Haruka Enokido

Haruka Enokido

San Francisco, CA, US


Security without Secrecy

The recent design of domestic violence shelters called for a need to change the traditional definition of security as a fortress of fences, walls, and security cameras. These conventional means of security not only hid victims from the community but also secluded these vulnerable people who were already in a state of isolation and in need of community support. 

While abusers were their main source of concern, the domestic violence (DV) shelters also faced objections from the community who feared increased crime rates with the construction of these shelters. Past designs have focused on camouflage as a tool for secrecy, but this project explored the ways in which the highly secured, private space of the shelter could be merged with public community spaces through a programmatic gradient. Not only would the public spaces provide a space for the community, but it would also provide the space and opportunity to connect residents of the DV shelter and the community.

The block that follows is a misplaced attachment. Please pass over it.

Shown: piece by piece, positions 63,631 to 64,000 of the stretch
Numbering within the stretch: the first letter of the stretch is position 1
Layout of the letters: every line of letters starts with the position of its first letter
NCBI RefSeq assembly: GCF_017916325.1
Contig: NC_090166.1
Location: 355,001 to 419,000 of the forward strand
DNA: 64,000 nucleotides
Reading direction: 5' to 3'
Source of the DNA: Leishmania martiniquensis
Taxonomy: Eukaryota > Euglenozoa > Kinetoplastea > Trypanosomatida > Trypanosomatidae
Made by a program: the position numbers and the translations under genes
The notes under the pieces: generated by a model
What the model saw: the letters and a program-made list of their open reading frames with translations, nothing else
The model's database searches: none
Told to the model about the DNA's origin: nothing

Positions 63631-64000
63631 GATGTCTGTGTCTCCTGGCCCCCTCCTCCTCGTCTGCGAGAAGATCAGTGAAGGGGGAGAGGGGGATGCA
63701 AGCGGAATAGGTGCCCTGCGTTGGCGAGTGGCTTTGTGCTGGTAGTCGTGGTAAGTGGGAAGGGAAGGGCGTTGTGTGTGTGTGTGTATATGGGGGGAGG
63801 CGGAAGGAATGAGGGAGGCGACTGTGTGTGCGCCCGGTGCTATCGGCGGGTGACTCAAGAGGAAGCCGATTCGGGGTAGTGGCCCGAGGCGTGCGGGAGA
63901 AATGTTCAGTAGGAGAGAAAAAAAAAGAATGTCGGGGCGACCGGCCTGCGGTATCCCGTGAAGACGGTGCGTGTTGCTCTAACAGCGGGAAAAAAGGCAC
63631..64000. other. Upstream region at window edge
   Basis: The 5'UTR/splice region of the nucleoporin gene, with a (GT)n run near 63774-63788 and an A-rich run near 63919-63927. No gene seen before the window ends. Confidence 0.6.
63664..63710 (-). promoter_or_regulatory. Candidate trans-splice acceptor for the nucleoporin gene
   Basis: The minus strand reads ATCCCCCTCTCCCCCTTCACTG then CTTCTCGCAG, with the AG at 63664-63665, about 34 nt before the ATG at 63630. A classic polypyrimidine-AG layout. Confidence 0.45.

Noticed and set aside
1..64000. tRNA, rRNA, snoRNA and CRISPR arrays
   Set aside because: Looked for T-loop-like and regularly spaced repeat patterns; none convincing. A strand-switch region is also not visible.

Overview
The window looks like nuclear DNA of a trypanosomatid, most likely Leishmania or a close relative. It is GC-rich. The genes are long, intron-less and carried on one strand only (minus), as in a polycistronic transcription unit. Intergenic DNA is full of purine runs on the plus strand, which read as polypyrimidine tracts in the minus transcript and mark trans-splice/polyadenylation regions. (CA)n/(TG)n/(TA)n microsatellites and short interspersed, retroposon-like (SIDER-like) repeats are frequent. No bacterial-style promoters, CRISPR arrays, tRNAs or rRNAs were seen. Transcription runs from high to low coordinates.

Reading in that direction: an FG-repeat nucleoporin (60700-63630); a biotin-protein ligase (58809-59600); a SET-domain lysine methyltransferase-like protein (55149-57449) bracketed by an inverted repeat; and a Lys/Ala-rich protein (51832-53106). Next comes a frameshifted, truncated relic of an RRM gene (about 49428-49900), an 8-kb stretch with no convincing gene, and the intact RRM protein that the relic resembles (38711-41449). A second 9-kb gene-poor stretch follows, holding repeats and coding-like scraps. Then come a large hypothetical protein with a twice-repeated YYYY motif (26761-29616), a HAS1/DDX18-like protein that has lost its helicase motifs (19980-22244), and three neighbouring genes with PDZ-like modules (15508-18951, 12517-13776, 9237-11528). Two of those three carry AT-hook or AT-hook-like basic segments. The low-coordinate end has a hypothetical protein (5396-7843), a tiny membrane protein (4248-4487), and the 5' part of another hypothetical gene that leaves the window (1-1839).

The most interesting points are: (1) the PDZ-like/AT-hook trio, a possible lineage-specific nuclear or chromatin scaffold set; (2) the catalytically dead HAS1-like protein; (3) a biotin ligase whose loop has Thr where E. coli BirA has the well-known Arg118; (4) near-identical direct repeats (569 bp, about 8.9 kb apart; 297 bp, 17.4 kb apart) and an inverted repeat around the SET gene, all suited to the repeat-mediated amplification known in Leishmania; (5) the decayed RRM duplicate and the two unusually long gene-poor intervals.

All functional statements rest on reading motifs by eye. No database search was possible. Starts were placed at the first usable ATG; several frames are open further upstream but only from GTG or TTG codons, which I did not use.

The convenience store and community meeting area are what activate the front of the building. Not only does it create an important vibrant space for the community to interact with the residents of the DV shelter, but also creates a passive form of security in which the workers or visitors in the space inherently become the “security camera” of the building. 

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Status: School Project